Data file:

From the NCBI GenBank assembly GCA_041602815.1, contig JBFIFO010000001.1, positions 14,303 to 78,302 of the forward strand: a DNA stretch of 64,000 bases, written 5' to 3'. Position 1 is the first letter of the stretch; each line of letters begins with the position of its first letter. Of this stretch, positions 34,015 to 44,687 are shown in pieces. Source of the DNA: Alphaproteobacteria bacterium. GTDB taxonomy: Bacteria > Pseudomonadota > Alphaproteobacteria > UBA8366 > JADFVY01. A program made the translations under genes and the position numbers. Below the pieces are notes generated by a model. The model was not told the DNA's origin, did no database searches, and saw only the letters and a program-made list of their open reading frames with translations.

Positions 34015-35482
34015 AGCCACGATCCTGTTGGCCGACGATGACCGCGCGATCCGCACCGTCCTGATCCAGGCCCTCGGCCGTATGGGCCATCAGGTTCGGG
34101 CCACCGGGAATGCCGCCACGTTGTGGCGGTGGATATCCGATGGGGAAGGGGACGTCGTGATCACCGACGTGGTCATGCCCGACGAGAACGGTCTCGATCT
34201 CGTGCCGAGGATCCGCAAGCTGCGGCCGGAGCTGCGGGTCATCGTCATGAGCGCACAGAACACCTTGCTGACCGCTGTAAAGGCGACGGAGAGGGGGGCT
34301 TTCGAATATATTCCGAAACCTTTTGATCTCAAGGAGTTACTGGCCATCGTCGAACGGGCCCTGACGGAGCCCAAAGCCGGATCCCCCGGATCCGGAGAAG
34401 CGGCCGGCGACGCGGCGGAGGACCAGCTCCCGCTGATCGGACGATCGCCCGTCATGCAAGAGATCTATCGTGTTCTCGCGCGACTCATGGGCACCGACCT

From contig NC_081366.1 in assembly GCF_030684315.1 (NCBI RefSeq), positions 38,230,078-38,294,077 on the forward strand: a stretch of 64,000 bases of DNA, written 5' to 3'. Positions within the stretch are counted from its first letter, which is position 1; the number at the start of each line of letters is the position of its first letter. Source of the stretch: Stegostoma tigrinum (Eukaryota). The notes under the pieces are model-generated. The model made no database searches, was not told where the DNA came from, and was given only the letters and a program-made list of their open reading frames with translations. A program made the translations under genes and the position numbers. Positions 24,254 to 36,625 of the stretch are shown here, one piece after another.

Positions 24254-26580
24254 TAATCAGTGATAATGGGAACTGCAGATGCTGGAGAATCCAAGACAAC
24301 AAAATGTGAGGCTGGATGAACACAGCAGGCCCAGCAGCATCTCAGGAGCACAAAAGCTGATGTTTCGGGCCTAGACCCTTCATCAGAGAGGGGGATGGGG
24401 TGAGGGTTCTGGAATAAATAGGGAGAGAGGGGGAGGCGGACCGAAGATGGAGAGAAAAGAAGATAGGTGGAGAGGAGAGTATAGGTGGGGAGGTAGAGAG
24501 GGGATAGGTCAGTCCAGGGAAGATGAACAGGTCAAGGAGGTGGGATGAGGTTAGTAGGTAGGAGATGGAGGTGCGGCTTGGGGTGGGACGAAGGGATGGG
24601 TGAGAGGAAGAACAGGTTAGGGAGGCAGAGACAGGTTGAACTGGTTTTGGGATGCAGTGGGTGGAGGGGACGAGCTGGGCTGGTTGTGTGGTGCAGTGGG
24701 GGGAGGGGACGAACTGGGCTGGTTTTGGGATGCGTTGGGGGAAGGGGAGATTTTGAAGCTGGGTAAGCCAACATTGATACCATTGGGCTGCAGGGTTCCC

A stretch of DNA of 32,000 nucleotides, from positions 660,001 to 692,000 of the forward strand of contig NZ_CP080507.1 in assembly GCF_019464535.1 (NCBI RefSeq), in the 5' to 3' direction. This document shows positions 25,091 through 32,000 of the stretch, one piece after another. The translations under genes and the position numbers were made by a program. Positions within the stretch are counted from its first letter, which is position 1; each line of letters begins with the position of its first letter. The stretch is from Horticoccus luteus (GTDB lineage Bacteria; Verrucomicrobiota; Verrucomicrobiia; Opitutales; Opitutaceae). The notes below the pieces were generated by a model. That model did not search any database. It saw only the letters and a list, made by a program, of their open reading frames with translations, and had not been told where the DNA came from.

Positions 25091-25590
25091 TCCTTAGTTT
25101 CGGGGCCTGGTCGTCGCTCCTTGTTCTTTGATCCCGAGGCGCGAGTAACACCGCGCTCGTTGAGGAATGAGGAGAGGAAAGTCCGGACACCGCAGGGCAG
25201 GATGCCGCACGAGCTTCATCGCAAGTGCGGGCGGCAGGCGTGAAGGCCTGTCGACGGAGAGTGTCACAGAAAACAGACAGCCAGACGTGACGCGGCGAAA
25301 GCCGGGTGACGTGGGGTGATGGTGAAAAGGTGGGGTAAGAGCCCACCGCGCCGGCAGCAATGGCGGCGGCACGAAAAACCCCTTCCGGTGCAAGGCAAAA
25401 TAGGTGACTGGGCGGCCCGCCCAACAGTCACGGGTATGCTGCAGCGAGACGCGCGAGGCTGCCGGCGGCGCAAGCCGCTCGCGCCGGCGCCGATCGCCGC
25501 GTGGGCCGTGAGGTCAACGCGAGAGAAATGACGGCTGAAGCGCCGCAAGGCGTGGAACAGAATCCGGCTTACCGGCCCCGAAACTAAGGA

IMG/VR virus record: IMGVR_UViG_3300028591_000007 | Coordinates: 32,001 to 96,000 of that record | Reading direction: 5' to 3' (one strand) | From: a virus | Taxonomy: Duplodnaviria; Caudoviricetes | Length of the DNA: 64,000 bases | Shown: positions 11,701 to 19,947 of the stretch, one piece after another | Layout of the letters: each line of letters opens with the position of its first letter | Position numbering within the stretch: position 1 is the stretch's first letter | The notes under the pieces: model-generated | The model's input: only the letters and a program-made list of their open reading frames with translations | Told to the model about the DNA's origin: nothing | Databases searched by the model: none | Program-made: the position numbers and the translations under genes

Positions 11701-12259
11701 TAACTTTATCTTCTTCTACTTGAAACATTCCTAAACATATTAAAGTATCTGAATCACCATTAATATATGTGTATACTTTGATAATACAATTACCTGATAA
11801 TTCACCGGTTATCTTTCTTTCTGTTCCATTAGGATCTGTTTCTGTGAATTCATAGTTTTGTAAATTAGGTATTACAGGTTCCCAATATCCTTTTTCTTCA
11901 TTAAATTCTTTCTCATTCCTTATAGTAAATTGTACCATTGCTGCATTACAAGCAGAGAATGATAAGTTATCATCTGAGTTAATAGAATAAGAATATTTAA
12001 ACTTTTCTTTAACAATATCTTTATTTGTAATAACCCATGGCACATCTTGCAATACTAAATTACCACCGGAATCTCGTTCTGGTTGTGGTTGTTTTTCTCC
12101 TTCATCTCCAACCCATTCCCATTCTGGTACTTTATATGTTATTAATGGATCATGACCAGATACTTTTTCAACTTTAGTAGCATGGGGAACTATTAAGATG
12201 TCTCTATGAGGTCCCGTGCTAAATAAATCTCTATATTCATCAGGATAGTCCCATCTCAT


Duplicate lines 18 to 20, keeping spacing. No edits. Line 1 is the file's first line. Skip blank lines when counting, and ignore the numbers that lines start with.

25091 TCCTTAGTTT
25101 CGGGGCCTGGTCGTCGCTCCTTGTTCTTTGATCCCGAGGCGCGAGTAACACCGCGCTCGTTGAGGAATGAGGAGAGGAAAGTCCGGACACCGCAGGGCAG
25201 GATGCCGCACGAGCTTCATCGCAAGTGCGGGCGGCAGGCGTGAAGGCCTGTCGACGGAGAGTGTCACAGAAAACAGACAGCCAGACGTGACGCGGCGAAA